Go to https://www.doctorswithoutborders.org

Photo by Yann Libessart/MSF

Children play in the debris in Shejaaia, one of the neighborhoods most affected by the bombings in northern Gaza. MSF surgical teams continue to work alongside staff from the Palestinian Ministry of Health at Al Shifa, as they have been doing since the Israeli army launched Operation Protective Edge on July 8.

Go to https://www.doctorswithoutborders.org

Photo by Yann Libessart/MSF
A Doctors Without Borders/Médecins Sans Frontières (MSF) doctor changes the dressing on an external fixator in the MSF clinic in central Gaza. For 50 days, health staff and patients at Gaza’s Al Shifa hospital, where Doctors Without Borders/Médecins Sans Frontières (MSF) has been providing support, lived and worked in a cycle of fighting, ceasefire, and renewed fighting. However, on August 26, an open-ended ceasefire went into effect, bringing a massive sense of relief to health workers and to the population of Gaza as a whole. Though the fighting has ended, activity in the largest hospital in Gaza continues, unabated.
Go to: https://www.doctorswithoutborders.org

Photo by Yann Libessart/MSF

Doctors Without Borders/Médecins Sans Frontières (MSF) doctor changes the dressing on an external fixator in the MSF clinic in central Gaza. For 50 days, health staff and patients at Gaza’s Al Shifa hospital, where Doctors Without Borders/Médecins Sans Frontières (MSF) has been providing support, lived and worked in a cycle of fighting, ceasefire, and renewed fighting. However, on August 26, an open-ended ceasefire went into effect, bringing a massive sense of relief to health workers and to the population of Gaza as a whole. Though the fighting has ended, activity in the largest hospital in Gaza continues, unabated.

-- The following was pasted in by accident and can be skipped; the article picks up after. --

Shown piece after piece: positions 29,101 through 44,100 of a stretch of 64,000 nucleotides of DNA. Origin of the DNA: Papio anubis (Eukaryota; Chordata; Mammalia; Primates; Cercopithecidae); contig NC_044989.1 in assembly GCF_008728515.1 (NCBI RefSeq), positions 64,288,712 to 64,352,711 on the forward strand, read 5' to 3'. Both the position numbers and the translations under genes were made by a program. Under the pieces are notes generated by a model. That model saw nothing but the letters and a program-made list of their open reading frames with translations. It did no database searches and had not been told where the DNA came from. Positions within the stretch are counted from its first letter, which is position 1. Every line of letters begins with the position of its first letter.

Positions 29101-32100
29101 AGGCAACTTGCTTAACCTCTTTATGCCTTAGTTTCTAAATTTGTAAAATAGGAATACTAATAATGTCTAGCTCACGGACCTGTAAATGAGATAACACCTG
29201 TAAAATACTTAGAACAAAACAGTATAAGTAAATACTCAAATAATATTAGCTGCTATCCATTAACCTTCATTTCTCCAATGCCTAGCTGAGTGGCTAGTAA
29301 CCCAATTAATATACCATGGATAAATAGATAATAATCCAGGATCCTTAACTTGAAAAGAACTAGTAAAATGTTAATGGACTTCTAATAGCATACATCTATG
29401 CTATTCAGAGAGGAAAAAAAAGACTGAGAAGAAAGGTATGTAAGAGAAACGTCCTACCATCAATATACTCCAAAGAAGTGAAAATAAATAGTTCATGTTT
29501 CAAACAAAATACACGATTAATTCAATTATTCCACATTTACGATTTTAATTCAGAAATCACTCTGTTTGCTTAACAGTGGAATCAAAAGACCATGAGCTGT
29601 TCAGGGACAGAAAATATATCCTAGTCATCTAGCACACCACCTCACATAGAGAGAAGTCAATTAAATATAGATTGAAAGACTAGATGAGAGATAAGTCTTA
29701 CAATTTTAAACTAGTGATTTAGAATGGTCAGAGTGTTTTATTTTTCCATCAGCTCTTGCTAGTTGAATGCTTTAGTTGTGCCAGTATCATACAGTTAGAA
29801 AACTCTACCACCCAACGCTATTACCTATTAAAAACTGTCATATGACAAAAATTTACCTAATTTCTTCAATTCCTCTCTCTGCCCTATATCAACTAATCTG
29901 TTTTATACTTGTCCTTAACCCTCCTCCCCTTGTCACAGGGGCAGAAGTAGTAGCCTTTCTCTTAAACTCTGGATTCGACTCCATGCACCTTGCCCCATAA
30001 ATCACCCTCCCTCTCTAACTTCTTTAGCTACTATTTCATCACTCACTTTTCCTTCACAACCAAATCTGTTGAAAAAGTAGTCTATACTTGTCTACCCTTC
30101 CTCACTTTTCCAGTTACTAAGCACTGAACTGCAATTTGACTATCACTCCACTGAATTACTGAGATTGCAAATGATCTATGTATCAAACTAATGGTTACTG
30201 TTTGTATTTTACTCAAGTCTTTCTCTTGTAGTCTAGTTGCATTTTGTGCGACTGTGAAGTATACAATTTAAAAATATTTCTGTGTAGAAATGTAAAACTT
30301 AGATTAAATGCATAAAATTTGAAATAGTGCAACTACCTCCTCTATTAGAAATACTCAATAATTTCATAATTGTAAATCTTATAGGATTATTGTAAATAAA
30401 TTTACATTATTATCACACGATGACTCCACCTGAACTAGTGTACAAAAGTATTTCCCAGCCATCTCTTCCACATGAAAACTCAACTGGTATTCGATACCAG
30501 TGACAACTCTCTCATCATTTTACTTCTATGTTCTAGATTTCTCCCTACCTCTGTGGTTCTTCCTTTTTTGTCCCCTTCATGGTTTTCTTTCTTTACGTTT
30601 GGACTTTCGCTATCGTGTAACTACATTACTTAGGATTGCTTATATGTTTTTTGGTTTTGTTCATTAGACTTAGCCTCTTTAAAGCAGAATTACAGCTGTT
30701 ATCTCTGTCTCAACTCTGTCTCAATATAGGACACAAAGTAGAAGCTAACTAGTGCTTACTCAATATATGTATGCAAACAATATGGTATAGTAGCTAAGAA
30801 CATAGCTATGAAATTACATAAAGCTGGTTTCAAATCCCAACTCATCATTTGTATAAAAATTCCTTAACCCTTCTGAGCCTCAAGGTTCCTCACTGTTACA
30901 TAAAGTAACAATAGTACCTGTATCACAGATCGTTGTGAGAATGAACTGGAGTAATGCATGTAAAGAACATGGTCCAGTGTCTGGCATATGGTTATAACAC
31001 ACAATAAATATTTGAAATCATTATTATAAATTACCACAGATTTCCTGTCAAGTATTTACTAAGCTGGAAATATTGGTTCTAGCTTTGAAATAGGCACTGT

Go to: https://www.doctorswithoutborders.org

Sep 16

Photo by Aurelie Baumel/MSF
Children who were vaccinated as part of Doctors Without Borders/Médecins Sans Frontières (MSF)’s campaign wait on the grounds of the Grand Mosque, Central African Republic.  MSF is providing around 3,600 to 4,600 consultations per month, of which one third are children under five.

Photo by Aurelie Baumel/MSF

Children who were vaccinated as part of Doctors Without Borders/Médecins Sans Frontières (MSF)’s campaign wait on the grounds of the Grand Mosque, Central African Republic.  MSF is providing around 3,600 to 4,600 consultations per month, of which one third are children under five.

Sep 12

Photo by Aurelie Baumel/MSF
A child, vaccinated as part of Doctors Without Borders/Médecins Sans Frontières (MSF) campaign on the grounds of the Grand Mosque in Bangui, Central African Republic (CAR), reaches out to the camera.  In April, more than 3,000 consultations were provided, of which 1,340 were related to malaria.  In early August, the teams saw about 700 children per week, one third of whom were admitted for malaria.

Photo by Aurelie Baumel/MSF

A child, vaccinated as part of Doctors Without Borders/Médecins Sans Frontières (MSF) campaign on the grounds of the Grand Mosque in Bangui, Central African Republic (CAR), reaches out to the camera.  In April, more than 3,000 consultations were provided, of which 1,340 were related to malaria.  In early August, the teams saw about 700 children per week, one third of whom were admitted for malaria.

Photo by Aurelie Baumel/MSF
A mother and child on the grounds of the Grand Mosque, Bangui, Central African Republic, proceed to be vaccinated by Doctors Without Borders/Médecins Sans Frontières (MSF), while in the background displaced people line up for an initial assessment.